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The Global Farming Metric

The UK has adopted a regenerative farming model that gives shoppers the power to identify sustainable food
Katie Hill - Editor-in-Chief, My Green Pod
A sustainability metric for food and farmers

A new impact measurement model, the Global Farm Metric, is to become the standard by which farmers and supermarkets measure and manage the impact of food production.

The National Farmers Union, the British Ministry of Agriculture and four major supermarkets, including Morrisons, are supportive of this approach.

Sustainable agriculture

The new impact model resembles Eosta’s model, the Sustainability Flower, which came from the same international organic think tank.

What’s special about the British model is that non-organic farmer organisations and supermarkets are now also embracing it.

On BBC radio, Prince Charles stated that he considers the Global Farm Metric as a means to harness the power of the market for sustainability.

‘Only by harnessing the power of the market to help move towards net zero emissions and reinstate the loss of biodiversity, will we be able to avert a catastrophic ecological breakdown of our planetary support systems.

’The key to all this lies in measurement. With a harmonised global framework of measurement in place we might finally have the potential to enable a global renaissance of truly sustainable agriculture and food production. I can only say I very much hope this happens.’


The Sustainable Food Trust launched the measurement model during a TEDx broadcast (Measuring Sustainability), attended by Prince Charles and ringleaders from British agriculture and retail

A variant of the Sustainability Flower

The Global Farm Metric is a variant of the Sustainability Flower that the Belbis Desert Club – an international collaboration of organic and biodynamic companies and organisations – developed in 2008/2009.

Eosta deploys the Sustainability Flower in the Netherlands, while SEKEM does the same in Egypt. Soil & More Impacts and the Alnatura wholefood chain use it in Germany.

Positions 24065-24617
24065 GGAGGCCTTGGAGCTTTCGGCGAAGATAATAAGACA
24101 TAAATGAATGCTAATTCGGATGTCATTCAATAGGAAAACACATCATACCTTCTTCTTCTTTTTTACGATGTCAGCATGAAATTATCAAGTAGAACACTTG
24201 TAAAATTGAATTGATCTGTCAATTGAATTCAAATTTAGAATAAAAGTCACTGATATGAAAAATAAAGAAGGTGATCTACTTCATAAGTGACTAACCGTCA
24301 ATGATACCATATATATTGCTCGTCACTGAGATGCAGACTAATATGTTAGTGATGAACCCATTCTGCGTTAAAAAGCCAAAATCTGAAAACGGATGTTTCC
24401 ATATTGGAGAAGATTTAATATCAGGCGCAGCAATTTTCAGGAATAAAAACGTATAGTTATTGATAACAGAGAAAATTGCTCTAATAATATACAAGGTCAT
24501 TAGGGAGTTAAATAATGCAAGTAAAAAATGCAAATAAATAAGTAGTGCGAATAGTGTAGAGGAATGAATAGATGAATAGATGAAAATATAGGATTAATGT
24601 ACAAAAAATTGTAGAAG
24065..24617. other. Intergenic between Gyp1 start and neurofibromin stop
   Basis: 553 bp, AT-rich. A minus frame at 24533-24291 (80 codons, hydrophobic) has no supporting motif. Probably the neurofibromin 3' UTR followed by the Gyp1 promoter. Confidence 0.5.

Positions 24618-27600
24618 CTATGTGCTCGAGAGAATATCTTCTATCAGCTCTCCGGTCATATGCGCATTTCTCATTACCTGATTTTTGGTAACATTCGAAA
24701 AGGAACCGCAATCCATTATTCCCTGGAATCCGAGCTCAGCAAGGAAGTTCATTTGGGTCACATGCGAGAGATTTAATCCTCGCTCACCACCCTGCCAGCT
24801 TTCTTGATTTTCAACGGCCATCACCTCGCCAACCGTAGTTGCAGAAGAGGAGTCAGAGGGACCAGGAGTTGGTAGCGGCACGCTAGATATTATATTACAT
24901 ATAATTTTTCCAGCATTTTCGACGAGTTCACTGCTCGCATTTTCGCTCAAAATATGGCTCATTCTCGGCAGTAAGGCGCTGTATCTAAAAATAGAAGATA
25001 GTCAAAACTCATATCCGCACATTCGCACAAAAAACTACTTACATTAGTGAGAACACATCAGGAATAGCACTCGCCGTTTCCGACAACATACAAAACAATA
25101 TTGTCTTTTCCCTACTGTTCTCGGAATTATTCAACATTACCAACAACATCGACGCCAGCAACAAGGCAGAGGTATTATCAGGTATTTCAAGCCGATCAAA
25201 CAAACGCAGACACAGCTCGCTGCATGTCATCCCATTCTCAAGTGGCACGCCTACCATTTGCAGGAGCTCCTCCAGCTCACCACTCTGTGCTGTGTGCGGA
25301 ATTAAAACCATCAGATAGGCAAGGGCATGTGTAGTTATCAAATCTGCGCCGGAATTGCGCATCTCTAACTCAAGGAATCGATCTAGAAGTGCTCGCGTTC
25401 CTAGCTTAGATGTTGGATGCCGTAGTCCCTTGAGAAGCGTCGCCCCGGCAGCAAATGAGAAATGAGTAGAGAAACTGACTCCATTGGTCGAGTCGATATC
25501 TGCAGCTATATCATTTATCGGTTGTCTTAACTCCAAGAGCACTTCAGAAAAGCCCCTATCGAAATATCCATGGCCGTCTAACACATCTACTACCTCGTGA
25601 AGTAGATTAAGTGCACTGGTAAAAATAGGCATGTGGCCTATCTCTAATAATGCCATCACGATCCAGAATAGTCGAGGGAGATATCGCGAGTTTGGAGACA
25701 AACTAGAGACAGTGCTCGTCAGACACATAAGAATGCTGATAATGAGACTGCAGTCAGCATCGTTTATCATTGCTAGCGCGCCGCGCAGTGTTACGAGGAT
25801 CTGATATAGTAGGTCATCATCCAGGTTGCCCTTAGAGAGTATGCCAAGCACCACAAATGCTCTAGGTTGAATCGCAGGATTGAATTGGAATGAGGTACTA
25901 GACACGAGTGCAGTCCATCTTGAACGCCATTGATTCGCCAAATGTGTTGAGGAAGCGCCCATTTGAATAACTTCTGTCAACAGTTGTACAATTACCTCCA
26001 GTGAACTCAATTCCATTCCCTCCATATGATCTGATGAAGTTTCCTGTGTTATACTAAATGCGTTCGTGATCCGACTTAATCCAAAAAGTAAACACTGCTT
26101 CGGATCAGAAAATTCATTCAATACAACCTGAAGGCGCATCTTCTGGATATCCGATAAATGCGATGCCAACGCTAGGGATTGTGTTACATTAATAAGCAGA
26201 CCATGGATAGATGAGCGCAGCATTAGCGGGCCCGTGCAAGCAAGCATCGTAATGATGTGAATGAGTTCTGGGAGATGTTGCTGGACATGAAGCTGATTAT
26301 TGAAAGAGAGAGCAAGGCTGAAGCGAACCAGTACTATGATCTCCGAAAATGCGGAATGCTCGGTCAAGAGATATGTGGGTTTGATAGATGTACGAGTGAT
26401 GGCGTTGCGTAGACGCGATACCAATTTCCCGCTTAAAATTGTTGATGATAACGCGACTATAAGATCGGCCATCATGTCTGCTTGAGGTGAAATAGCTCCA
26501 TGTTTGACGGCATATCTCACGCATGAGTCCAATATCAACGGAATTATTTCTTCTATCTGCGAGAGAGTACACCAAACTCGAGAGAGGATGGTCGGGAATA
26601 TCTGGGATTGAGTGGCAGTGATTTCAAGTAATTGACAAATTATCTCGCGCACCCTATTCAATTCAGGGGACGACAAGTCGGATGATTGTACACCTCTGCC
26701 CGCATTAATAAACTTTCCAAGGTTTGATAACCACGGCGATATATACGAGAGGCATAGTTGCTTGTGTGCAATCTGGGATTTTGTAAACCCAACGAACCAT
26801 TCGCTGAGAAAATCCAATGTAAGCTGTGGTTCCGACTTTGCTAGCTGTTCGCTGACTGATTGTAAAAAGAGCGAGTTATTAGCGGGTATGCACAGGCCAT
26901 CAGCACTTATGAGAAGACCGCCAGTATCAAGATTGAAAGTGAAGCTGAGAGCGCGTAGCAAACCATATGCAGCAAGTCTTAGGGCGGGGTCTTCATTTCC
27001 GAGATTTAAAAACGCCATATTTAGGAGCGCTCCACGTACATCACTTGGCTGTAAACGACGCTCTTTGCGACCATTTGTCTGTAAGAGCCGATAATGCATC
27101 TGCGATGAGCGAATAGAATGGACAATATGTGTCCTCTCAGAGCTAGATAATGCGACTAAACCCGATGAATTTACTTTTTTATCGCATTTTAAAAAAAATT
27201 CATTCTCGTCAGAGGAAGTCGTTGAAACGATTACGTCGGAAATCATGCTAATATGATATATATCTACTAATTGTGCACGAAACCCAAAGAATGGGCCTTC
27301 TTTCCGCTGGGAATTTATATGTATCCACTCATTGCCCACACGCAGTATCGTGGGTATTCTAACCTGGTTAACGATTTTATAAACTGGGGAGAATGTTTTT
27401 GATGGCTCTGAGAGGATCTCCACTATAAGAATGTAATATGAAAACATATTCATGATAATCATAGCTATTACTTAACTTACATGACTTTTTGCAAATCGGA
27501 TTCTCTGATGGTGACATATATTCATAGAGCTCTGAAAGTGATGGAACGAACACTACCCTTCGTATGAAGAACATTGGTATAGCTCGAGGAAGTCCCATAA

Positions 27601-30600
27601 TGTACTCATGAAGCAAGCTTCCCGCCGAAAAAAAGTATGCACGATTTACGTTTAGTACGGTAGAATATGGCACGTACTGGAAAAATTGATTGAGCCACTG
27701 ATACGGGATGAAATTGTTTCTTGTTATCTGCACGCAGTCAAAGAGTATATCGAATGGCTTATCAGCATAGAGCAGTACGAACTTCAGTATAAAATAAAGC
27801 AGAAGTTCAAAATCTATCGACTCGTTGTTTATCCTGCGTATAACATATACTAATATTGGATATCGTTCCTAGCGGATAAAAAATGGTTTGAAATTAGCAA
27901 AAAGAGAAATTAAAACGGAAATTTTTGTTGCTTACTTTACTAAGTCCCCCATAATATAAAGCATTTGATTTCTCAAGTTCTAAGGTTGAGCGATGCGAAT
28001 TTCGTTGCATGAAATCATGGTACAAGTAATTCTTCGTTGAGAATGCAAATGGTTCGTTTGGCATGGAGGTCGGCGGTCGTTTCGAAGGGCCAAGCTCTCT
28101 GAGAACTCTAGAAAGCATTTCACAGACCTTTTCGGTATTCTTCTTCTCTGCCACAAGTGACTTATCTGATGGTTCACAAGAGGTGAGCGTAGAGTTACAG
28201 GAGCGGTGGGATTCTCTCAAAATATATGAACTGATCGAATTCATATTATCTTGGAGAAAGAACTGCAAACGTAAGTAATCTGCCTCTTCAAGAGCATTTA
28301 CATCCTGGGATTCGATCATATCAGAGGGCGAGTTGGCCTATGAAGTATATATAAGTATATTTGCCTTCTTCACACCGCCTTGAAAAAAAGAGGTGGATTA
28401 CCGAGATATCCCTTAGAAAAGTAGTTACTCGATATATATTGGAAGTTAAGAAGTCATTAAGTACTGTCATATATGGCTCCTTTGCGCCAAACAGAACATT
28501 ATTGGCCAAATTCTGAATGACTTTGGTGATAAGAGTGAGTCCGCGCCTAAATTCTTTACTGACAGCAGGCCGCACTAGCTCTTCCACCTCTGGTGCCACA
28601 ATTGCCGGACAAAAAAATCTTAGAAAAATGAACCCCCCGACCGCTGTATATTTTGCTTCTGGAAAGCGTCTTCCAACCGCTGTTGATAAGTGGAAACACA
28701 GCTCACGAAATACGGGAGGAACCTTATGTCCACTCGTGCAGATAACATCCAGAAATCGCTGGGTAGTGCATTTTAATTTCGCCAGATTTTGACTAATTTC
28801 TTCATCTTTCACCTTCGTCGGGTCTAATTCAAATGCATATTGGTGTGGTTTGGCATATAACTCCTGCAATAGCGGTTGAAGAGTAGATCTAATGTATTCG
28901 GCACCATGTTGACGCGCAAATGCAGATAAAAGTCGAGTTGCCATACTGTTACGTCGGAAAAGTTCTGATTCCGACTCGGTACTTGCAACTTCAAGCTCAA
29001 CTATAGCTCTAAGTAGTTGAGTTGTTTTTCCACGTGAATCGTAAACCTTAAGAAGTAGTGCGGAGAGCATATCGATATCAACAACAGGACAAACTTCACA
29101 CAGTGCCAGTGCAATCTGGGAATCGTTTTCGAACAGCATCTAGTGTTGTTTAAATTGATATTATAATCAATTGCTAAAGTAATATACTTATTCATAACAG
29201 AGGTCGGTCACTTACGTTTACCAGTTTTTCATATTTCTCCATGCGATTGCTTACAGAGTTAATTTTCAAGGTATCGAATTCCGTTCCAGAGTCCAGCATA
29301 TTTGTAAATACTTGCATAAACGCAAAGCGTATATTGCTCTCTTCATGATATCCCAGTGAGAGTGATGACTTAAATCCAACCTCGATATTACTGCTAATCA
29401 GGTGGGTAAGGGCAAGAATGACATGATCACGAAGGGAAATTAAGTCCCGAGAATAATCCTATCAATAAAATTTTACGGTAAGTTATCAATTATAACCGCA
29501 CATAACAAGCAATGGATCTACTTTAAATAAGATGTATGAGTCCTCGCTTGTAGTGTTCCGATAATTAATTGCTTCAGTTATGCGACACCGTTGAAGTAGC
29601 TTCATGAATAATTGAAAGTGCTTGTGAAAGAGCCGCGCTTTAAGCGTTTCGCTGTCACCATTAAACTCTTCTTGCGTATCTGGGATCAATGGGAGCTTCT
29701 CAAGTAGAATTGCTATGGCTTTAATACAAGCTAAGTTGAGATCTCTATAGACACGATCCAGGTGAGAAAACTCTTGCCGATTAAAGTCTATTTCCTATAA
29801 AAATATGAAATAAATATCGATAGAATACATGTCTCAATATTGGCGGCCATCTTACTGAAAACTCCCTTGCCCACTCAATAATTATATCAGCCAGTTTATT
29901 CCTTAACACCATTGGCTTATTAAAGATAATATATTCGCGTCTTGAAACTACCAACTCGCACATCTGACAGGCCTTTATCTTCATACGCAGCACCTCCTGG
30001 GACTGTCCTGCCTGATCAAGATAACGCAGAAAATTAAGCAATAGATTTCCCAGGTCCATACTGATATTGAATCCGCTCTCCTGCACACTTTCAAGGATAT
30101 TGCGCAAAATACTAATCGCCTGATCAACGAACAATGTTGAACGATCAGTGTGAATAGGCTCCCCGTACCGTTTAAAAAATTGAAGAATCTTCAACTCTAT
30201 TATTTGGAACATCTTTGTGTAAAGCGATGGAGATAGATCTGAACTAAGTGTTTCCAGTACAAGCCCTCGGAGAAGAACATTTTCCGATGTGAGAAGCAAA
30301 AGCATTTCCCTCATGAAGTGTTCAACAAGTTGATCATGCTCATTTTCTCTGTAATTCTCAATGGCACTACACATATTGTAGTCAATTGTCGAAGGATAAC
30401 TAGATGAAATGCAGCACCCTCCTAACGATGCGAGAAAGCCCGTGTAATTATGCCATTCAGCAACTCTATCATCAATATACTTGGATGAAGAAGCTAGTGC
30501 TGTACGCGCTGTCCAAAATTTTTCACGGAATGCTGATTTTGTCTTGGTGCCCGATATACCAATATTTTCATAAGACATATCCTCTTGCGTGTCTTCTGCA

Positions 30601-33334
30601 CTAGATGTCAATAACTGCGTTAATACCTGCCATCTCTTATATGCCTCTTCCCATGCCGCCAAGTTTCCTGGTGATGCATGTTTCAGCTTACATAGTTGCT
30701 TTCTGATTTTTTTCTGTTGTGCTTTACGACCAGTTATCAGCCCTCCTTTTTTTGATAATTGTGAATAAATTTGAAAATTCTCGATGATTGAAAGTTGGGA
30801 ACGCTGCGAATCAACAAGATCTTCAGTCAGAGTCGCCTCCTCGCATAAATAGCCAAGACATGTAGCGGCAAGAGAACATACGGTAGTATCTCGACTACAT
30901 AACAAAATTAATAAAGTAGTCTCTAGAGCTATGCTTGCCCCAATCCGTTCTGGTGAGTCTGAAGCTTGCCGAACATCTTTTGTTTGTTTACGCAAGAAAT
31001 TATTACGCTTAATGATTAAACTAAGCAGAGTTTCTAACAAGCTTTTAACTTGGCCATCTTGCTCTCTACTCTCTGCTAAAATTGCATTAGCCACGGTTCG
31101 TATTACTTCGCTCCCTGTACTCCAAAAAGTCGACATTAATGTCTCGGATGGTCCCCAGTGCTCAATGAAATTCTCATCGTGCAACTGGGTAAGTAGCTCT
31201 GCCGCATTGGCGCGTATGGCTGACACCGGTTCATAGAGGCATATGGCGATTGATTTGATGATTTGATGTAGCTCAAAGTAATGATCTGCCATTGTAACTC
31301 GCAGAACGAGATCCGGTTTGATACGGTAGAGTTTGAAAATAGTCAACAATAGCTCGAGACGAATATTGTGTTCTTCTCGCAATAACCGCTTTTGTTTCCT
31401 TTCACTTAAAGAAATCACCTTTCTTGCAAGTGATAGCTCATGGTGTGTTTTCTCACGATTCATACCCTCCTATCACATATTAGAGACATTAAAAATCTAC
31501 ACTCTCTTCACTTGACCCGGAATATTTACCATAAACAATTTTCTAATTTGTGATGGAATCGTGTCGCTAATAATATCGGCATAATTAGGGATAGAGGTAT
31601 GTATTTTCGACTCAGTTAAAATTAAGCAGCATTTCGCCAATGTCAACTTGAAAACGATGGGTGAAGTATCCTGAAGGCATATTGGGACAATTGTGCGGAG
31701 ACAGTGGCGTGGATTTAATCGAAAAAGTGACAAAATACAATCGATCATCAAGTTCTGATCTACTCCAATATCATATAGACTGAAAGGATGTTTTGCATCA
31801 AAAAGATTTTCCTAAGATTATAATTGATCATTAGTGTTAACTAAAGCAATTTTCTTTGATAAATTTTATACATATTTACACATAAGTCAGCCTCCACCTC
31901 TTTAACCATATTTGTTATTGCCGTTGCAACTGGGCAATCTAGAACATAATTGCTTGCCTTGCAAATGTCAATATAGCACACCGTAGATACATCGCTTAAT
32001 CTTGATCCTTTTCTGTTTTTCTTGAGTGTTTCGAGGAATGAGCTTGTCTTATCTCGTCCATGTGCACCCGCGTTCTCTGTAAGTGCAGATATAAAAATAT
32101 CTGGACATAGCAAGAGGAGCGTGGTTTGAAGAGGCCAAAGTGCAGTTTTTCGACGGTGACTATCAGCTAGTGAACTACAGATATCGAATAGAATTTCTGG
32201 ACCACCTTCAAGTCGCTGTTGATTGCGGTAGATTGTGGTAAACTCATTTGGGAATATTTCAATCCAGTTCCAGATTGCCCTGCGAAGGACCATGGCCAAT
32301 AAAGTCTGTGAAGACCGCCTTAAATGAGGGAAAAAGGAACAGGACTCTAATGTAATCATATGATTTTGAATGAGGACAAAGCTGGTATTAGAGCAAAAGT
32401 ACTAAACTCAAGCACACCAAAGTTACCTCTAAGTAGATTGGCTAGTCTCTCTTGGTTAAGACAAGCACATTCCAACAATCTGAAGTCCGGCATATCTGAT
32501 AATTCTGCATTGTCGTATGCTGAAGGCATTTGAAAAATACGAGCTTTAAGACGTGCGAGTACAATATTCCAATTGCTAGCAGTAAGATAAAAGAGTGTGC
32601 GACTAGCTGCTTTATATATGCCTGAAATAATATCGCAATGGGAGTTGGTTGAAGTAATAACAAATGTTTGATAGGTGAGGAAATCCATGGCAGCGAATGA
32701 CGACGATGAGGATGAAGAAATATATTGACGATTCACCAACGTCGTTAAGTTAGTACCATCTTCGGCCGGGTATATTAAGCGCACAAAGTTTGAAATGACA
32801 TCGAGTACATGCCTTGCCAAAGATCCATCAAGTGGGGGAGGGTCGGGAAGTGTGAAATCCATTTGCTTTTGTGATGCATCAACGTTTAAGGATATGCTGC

Patrick Holden, founder of the Sustainable Food Trust, was closely involved in the original development of the Sustainability Flower in his capacity as managing director of the British Soil Association. 

Support from the non-organic sector

The British National Farmers Union and Morrisons supermarket chain are supportive of the Global Farm Metric.

During the TEDx presentation, David Potts, CEO of Morrisons, said: ‘Our customers say to us they are now not equipped to make an informed choice.’ 

Potts suggested that the Global Farm Metric will help us achieve the net zero emissions target within a broader set of principles.

Morrisons recently made a promise to produce 100% of its British agricultural products net carbon neutral by 2030.

‘It’s good to see that the Brexit has proven to be a blessing in disguise for the British agricultural and food sector. Now that they are freed of the European lobby for artificial fertiliser, concentrate and pesticides, they are ready to deploy a holistic sustainability model rooted in the mental legacy of biodynamic agriculture. I am glad to see that the Sustainability Flower we have been working with since 2009 now seems to be conquering the world.’

Eosta’s managing director

The Global Farm Metric

Rewarding farmers

The practical implementation in the UK will follow a procedure similar to the one Eosta has been using with its organic growers.

‘Each farm would have an annual sustainability audit’, Patrick Holden explained on BBC radio. ‘This involves the measurement of soil organic matter, water quality, greenhouse gas emissions, energy and resources use, biodiversity, data on crop management, and of course social and cultural impact. The data is combined to produce a score which can be used by supermarkets and food companies; by governments to broker new international agreements for trade and to give consumers the power to identify sustainable products.’
The model means famers can be rewarded for delivering public benefits, building soil carbon and increasing biodiversity. ‘I don’t think there’s a farmer in the world who wouldn’t want to be part of this’, Patrick Holden said.

In collaboration with the NFU, the model has been tested at various English farms. Focus is now on making the Global Farm Metric an international standard.

The impact of food production

Both the Global Farm Metric and Sustainability Flower look beyond short-term profits to the impact production has on human beings and our planet.

Ecology is subdivided into soil (including mineral resources), biodiversity (plants and animals), water, and climate (including energy).

The human domain is divided into three aspects: individual development (resulting in freedom), social development (resulting in equality) and economic development (resulting in solidarity).

In financial terms, impact covers four types of capital: ecological capital, human capital, social capital and economic capital.

True Cost Accounting can be used to convert the impact measurements into monetary amounts.

The differences between Eosta’s Sustainability Flower (seven petals) and the Global Farm Metric (12 segments) are in the details.

For example, certain segments such as ‘biodiversity’ and ‘climate/energy’ have been further itemised in the English model.

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